“There’s no way she needs a phone before junior high.” Famous last words at Casa de Katie. Gracie struck out for 6th grade (which, in some parts around here is when junior high starts) this week, though, and suddenly the rule was being revisited.
A lot of things weren’t changing: Gracie was going to be in an elementary school setting; she wasn’t walking home; she was in a generally safe and familiar area close(ish) to where her dad and I and Stepmom all work. But some things had changed: she was going to be dropped off in the mornings close to school, but not at the school’s doors. Yes, it was without spitting distance, and yes, there were a lot of kids she was walking with, and yes there is a crossing guard, and yes we could watch her until she walked into the building. She was also going to be a car rider, waiting around outside (with kids and teachers and stuff) until she was collected. No one would leave her unattended, but…still. She’s on her own at a new school. And while Gracie isn’t shy about asking for help, she is rather confident in her ability to hang in the deep end without needing help.
So her dad thought it would be a good idea if he gave Gracie his old phone when he upgraded. And I didn’t disagree if the cost wasn’t unmanageable. Twenty bucks a month (each) meant we could have greater peace of mind. If Gracie wants to join school clubs or orchestra or go to a friend’s house, she has ways to get in touch with us when she’s ready for a ride home or her plans change. You don’t realize how often you rely on your Honors kid wheedling phone time out of the office staff who have been her friends since she was five-years-old until it’s suddenly gone!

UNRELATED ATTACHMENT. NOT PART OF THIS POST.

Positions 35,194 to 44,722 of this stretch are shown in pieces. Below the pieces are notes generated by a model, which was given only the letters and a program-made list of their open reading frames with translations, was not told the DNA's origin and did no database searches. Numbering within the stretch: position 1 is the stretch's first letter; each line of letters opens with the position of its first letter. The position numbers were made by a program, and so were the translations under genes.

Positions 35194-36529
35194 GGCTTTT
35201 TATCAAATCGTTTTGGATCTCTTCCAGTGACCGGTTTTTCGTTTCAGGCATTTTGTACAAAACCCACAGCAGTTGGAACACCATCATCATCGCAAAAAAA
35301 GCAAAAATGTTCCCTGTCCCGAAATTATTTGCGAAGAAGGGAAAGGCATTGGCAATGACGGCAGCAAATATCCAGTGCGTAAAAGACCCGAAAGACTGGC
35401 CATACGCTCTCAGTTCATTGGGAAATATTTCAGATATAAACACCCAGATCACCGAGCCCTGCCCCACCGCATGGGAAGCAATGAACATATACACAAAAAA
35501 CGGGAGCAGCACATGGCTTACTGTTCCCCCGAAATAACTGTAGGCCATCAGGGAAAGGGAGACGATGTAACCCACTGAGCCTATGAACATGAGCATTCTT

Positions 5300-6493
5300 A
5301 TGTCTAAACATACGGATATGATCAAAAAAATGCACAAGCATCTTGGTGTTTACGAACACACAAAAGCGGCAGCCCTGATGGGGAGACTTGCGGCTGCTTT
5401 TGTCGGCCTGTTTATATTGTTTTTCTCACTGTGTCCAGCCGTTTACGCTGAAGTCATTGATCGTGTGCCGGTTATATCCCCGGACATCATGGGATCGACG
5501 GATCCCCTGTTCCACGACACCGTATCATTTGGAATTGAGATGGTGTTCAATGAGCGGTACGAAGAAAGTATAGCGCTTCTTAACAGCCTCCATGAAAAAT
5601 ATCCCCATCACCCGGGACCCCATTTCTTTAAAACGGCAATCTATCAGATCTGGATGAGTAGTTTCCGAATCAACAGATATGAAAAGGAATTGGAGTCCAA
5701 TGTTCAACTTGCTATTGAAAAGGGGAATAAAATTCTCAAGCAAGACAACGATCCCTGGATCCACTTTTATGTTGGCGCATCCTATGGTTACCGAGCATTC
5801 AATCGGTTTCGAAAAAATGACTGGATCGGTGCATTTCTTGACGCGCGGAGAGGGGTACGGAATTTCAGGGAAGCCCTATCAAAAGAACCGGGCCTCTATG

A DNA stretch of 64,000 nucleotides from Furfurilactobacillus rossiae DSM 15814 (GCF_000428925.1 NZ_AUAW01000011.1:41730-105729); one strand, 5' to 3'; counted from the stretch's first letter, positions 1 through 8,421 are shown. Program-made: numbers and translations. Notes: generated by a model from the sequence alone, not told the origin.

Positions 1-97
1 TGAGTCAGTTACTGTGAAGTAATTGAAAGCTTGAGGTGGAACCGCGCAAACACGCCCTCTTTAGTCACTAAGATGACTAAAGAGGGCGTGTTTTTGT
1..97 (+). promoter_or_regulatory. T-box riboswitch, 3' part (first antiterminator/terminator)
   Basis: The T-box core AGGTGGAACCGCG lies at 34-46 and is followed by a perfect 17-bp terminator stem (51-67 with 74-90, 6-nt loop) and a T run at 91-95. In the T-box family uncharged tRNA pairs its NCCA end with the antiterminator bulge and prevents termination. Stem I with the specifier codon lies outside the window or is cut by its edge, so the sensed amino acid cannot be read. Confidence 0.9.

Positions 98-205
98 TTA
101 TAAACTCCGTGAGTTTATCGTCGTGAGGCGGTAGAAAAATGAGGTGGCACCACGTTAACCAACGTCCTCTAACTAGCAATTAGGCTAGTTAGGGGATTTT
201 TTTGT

There are rules, of course. Especially given the “my child will never…” feelings that were going on just a few weeks ago. Having her own cell phone is a great way for Gracie to learn about responsibility and how to be a person connected to the world in so many potentially dangerous ways. For instance, the cell phone’s purpose is to keep her connected to her parentals for emergency communication, not for chatting with friends. She’s allowed to call us. Except for emergencies, she’s allowed to text only us. And, as we quickly corrected, it’s fine to chat with us after school or once in awhile to check in (let’s promote the bonding while she still wants to, after all), but texting me from her bedroom when I’m ten feet away in the kitchen is maybe taking it a bit far. We reminded her that we can see every text and every web site she opens. And while she’ll eventually learn ways around that, I’m sure, for now the belief that Parents Are Watching is enough. We hope.
It’s a tiny step forward for my baby girl. It’s an opportunity for her to learn how to grown-up…and for us, too. Don’t think we aren’t mindful of the fact that Bee and the Xman are following right behind her; we plan to shake out all the kinks with Gracie-girl, then reapply as necessary. There will be mistakes. We’ll learn to stop caring about all the selfies. She’ll learn a few things the hard way, I’m sure. The contract we made her sign about acceptable behavior will be trotted out as a reminder from time to time. As a whole, though, I feel okay. I like knowing she’s reachable, even if it’s an illusion. I like knowing she has a safety net.
But mostly I’m sitting here going – great googly moogly, I’m the mama to a person old enough to have her own cell phone. How in the world did that happen?